Somers: I have concerns–so do some of our members–that the backlash to outsourcing as we approach the presidential election could raise its head again. It’s such a popular hobby horse. Some have said there will be this huge displacement over the next 20 or 30 years. There are other economist who disagree. But from a purely business standpoint, truly the world is flat and we must be global in our activities. There are 24 hours in a day and seven days a week. To press a send button and have our work continue overnight in India makes eminent sense. This is particularly true given that we share the same rule of law, that we both speak English and that we are both free-market democracies.

GlobeSt.com: Where will the dominant economy be in the future, China or India?

Somers: Our member companies would argue that it’s China and India. If you’re in China you’re also in India. India’s great advantages are, as I said, that it’s a free-market democracy and an English-speaking nation. And, I think, it will have the advantage in the long run because its youth demographics are extraordinary. I mean, 54% of the country is under the age of 25. It’s the one country on earth that, by the year 2050, will have a surplus availability of graduates. Not only does China not enjoy that demographic, but its one-child policy is recognized internationally as a huge mistake because there is no demographic dividend.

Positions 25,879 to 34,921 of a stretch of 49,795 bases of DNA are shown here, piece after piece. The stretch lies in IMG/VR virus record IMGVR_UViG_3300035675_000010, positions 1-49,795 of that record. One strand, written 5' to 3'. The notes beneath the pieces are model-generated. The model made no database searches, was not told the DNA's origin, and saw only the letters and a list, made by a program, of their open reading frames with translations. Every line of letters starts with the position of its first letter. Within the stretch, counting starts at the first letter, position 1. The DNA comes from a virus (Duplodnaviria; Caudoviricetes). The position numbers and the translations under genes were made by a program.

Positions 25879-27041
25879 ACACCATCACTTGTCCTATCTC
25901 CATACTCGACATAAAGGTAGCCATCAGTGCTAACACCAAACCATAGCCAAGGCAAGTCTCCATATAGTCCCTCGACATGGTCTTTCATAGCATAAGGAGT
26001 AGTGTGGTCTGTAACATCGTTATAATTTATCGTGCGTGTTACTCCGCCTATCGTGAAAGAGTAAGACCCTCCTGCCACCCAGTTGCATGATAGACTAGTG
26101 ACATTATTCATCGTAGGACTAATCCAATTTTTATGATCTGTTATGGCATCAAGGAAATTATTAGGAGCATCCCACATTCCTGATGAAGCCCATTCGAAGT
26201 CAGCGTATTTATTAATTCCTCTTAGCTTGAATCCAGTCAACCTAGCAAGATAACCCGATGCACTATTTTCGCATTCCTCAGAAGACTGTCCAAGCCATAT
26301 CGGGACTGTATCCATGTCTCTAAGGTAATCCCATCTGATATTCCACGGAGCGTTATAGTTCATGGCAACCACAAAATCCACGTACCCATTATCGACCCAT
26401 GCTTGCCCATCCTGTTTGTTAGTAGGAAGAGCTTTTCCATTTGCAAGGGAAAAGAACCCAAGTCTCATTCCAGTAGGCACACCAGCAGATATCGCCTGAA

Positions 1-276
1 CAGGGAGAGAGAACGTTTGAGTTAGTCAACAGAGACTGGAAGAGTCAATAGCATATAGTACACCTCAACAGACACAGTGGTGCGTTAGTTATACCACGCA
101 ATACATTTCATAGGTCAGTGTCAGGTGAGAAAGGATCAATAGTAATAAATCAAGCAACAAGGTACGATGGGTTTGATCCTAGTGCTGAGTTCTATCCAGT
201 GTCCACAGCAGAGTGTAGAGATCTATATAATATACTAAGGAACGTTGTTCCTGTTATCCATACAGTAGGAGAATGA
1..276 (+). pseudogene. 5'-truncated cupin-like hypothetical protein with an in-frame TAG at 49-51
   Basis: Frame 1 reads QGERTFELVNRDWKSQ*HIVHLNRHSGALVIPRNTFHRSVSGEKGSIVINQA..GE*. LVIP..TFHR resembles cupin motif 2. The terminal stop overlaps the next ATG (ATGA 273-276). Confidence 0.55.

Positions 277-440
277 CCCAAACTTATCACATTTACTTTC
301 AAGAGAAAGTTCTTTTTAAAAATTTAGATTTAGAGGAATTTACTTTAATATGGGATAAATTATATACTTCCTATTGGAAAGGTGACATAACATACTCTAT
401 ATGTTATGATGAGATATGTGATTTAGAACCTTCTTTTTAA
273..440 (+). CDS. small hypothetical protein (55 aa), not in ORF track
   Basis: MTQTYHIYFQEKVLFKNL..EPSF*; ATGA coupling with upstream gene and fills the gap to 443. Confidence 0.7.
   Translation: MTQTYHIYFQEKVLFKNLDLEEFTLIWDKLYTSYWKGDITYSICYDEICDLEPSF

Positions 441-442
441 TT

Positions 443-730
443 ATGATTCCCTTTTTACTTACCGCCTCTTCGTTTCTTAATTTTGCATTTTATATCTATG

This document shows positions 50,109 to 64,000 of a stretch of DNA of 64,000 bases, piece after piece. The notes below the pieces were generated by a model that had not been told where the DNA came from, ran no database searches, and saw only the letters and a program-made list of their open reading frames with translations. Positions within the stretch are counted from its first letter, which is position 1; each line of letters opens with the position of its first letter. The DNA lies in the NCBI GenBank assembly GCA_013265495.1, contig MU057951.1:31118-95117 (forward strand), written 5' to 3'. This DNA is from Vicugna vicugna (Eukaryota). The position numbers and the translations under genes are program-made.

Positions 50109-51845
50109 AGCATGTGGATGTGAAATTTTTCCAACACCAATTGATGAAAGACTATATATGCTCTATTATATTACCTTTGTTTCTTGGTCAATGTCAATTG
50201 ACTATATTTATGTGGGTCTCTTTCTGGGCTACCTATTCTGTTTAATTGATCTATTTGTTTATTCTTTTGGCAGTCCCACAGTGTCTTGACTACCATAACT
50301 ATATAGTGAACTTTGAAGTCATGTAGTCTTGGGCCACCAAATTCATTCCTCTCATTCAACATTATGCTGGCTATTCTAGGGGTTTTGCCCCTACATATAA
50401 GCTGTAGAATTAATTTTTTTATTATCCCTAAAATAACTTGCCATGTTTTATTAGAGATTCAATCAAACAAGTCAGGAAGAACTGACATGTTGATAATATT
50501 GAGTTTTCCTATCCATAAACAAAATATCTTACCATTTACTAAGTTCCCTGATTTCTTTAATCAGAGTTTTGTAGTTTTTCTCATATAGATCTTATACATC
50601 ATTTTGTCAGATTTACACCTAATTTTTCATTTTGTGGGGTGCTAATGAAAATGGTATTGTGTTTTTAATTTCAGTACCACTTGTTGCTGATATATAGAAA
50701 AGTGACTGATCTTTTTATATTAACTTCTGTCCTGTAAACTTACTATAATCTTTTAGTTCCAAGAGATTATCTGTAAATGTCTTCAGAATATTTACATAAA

India once had a real population challenge, but the middle class has emerged as the fastest-growing class–now at 300 million–and there’s a strong recognition of the values that drive the middle class. By contrast to China, families are cutting back by their own discipline.

GlobeSt.com: What has India’s recognition on the world stage done to real estate investment there?

Somers: It’s the council’s fastest-growing executive committee. Last year alone, India was able to attract $12 billion in overall foreign direct investment overall. That compares with $70 billion since reforms in 1991. Of that $12 billion, $3 billion went into real estate and commercial development. There are currently 60 malls under construction. India is developing its interstate highway system, it has privatized its ports development, and it’s upgrading its 25 airports and developing 25 additional airports. There’s a huge transformation taking place as people move into cities for these outsourcing jobs. So the opportunity for real estate development is in commercial centers that will serve this large migration of population.

GlobeSt.com: Where will the market be in 2008?

Somers: You’re going to see opportunities in the second- and third-tier cities. Some of the well-known cities are getting very pricey. Bombay has always been one of the most expensive cities on earth. So cities not so well-known on the tourist map are going to be attracting investors. You’ll see Calcutta become an extraordinary magnet. Why? It has a strong university system, no job opportunities and real estate that’s relatively cheap and available, where our companies can get established. So parts of real estate will be discovered that were not previously on the road map.